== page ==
SHEET 8 - EDUCATION FOR ALL THROUGHOUT LIFE
WHAT ARE THE MAIN ISSUES FOR EDUCATION IN THE 21ST CENTURY?
UNESCO's International Commission on Education for the Twenty-First Century identified
the "four pillars of education" as:
Learning to know: that is, developing the critical faculties and learning skills required to continue learning throughout one's life.
Learning to do: acquiring productive skills, especially those needed to earn a living.
Learning to live together: developing civic values and the capacity for understanding, teamwork, and respect for others.
Learning to be: the overall development of the human person, both mind and body, intelligence, sensitivity, aesthetic sense, personal responsibility, and spiritual values.
UNESCO's programs address all four pillars, aiming to promote forms of education to which all people have access throughout their lives. Hence, it includes support to basic education, adult and informal education, vocational and technical training, and higher education. Some of UNESCO's particular concerns include:
developing integrated systems of basic education that include early childhood and primary education to which all young people have access
literacy and life skills training for youth and adults
reaching the unreached, " that is, all those who have not been or who cannot be reached by the existing systems, or have dropped out of them
effective use of information and communications technologies to extend the scope and outreach of basic education
renewal of secondary and vocational education to respond to changing needs, and
enhancing the role of higher education in the development of societies and contributing to its transformation into centres of learning and advanced training which are permanently accessible to all.
PREPARING FOR THE WORLD CONFERENCE ON HIGHER EDUCATION AS AN EXAMPLE
Let's take a closer look at an example of the interaction between UNESCO and the partners of the Canadian Commission for UNESCO (CCU) in the field of higher education. In order to facilitate reflection on the needs of higher education systems worldwide, UNESCO convened a World Conference on Higher Education in i998. Several regional conferences took place in preparation for the World Conference, including one organized by the CCU at Victoria University in Toronto in April, 1998. The CCU brought together a group of more than 80 North American university and college presidents, professors, students, corporate CEOs, government officials, and others from a range of related organizations, to reflect on the future of higher education.
Another international conference. Was this of interest to anyone besides a few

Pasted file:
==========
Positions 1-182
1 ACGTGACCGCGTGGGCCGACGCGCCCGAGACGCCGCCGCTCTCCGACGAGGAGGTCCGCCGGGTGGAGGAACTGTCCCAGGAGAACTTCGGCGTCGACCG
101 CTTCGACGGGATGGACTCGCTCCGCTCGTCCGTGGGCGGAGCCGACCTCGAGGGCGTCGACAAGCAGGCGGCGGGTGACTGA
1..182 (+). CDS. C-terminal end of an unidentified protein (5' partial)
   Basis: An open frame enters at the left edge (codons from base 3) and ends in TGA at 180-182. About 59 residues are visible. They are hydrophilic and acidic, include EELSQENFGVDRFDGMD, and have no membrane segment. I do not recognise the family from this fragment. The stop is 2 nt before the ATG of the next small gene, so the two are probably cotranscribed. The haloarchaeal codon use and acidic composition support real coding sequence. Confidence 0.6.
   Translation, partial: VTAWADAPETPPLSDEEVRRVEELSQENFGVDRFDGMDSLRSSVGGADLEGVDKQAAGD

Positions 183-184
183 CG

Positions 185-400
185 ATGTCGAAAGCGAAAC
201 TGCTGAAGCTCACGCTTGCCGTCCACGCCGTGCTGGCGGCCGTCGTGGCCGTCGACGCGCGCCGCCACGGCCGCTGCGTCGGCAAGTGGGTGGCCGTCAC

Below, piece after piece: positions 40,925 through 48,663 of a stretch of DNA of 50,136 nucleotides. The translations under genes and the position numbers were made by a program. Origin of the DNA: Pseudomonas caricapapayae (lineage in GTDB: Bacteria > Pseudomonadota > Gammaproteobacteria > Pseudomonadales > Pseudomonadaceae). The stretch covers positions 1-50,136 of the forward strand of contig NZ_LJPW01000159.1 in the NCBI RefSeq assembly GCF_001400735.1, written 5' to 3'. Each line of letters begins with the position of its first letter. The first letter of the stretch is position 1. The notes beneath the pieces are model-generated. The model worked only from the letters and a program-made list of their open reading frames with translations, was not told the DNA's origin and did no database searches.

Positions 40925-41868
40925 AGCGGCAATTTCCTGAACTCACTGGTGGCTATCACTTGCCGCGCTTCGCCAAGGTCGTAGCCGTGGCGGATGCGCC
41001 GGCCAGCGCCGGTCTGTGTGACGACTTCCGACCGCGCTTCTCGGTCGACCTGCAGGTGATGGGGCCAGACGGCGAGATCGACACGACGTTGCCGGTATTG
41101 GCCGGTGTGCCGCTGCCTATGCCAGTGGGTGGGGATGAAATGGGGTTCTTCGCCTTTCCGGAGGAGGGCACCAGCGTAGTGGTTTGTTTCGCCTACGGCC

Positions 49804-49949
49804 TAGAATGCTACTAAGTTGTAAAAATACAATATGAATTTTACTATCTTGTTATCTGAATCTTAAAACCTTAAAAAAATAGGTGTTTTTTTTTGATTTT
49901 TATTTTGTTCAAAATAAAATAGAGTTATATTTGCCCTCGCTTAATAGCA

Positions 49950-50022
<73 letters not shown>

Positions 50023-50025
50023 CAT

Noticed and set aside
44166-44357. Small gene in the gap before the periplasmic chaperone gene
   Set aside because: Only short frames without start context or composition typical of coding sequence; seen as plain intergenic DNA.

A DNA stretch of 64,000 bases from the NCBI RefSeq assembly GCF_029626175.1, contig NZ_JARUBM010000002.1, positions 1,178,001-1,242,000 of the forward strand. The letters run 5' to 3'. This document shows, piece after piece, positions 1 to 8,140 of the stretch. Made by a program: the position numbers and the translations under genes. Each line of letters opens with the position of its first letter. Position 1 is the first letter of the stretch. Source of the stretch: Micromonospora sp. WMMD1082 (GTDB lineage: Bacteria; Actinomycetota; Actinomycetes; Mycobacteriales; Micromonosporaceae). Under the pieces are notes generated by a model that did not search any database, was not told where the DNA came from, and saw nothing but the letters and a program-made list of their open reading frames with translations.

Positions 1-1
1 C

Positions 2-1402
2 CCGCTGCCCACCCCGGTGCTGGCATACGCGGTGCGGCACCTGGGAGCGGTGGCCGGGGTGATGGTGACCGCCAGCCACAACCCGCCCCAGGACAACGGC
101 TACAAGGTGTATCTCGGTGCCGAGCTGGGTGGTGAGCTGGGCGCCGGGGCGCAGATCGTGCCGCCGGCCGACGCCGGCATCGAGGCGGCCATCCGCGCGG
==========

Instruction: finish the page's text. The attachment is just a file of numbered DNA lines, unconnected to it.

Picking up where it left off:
Another international conference. Was this of interest to anyone besides a few academics?
You be the judge. Since the I960s, higher education has ceased to be the elite pursuit it once was. In Canada, some 85 per cent of young people now complete secondary school, and of these, 80 per cent go on to a university or college to study. Moreover, increasing numbers of prime age adults are returning to post-secondary institutions to update their knowledge and skills. Never before have so many people viewed higher education as so critical to their success in life
This is a global trend. East and west, in both industrialized and developing countries, more people are seeking higher education. The sources of this demand are diverse, but not least is the growing requirement for advanced skills and knowledge in the labour market. In Canada and other industrialized countries, most young people see a post-secondary degree, diploma, or certificate as a necessary condition of a good job with a decent income. For their part, both private and public employers are looking more than ever to universities and colleges to supply them with people who have the skills, knowledge, and attitudes they need.
Yet at the very time higher education has become critical to the life chances of most people, governments are cutting back public support for it. Increasingly, in Canada and in many other countries, the burden of cost is falling on individual students and their families. Declining public support has undermined the quality of libraries and laboratories, driven up average class sizes, and launched a new era of competition among universities and colleges for students, research funds, and corporate sponsors. Post-secondary institutions are adopting more entrepreneurial strategies in this new environment. Most now promote the "brand recognition" of their names, develop programs with unique selling points for niche markets, enter strategic partnerships with corporations for training and research, and market themselves internationally.
SOME BASIC QUESTIONS